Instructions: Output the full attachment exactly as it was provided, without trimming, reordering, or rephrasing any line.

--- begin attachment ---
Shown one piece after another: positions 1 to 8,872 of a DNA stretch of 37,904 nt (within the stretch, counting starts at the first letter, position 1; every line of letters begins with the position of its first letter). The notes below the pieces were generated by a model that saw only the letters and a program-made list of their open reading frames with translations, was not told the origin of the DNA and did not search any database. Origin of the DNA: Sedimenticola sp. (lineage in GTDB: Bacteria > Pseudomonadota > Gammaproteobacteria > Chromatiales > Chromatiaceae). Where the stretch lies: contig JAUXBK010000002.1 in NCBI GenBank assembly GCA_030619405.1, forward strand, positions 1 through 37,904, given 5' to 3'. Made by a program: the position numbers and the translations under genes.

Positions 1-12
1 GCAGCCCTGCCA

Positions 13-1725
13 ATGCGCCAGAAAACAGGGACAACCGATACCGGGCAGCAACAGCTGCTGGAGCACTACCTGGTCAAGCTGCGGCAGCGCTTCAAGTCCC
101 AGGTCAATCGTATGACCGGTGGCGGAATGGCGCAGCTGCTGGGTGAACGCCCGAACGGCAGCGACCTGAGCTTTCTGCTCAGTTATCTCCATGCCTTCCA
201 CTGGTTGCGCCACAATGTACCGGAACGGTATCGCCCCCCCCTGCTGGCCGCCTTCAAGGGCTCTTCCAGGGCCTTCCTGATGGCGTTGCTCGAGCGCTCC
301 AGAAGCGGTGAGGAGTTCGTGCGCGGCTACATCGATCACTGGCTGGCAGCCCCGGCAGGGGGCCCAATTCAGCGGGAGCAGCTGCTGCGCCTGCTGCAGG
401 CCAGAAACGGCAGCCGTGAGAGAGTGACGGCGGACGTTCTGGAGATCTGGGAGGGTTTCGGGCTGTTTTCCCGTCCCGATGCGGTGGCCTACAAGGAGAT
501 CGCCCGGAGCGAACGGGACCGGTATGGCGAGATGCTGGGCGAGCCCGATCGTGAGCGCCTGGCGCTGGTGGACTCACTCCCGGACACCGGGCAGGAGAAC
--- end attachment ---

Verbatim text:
Shown one piece after another: positions 1 to 8,872 of a DNA stretch of 37,904 nt (within the stretch, counting starts at the first letter, position 1; every line of letters begins with the position of its first letter). The notes below the pieces were generated by a model that saw only the letters and a program-made list of their open reading frames with translations, was not told the origin of the DNA and did not search any database. Origin of the DNA: Sedimenticola sp. (lineage in GTDB: Bacteria > Pseudomonadota > Gammaproteobacteria > Chromatiales > Chromatiaceae). Where the stretch lies: contig JAUXBK010000002.1 in NCBI GenBank assembly GCA_030619405.1, forward strand, positions 1 through 37,904, given 5' to 3'. Made by a program: the position numbers and the translations under genes.

Positions 1-12
1 GCAGCCCTGCCA

Positions 13-1725
13 ATGCGCCAGAAAACAGGGACAACCGATACCGGGCAGCAACAGCTGCTGGAGCACTACCTGGTCAAGCTGCGGCAGCGCTTCAAGTCCC
101 AGGTCAATCGTATGACCGGTGGCGGAATGGCGCAGCTGCTGGGTGAACGCCCGAACGGCAGCGACCTGAGCTTTCTGCTCAGTTATCTCCATGCCTTCCA
201 CTGGTTGCGCCACAATGTACCGGAACGGTATCGCCCCCCCCTGCTGGCCGCCTTCAAGGGCTCTTCCAGGGCCTTCCTGATGGCGTTGCTCGAGCGCTCC
301 AGAAGCGGTGAGGAGTTCGTGCGCGGCTACATCGATCACTGGCTGGCAGCCCCGGCAGGGGGCCCAATTCAGCGGGAGCAGCTGCTGCGCCTGCTGCAGG
401 CCAGAAACGGCAGCCGTGAGAGAGTGACGGCGGACGTTCTGGAGATCTGGGAGGGTTTCGGGCTGTTTTCCCGTCCCGATGCGGTGGCCTACAAGGAGAT
501 CGCCCGGAGCGAACGGGACCGGTATGGCGAGATGCTGGGCGAGCCCGATCGTGAGCGCCTGGCGCTGGTGGACTCACTCCCGGACACCGGGCAGGAGAAC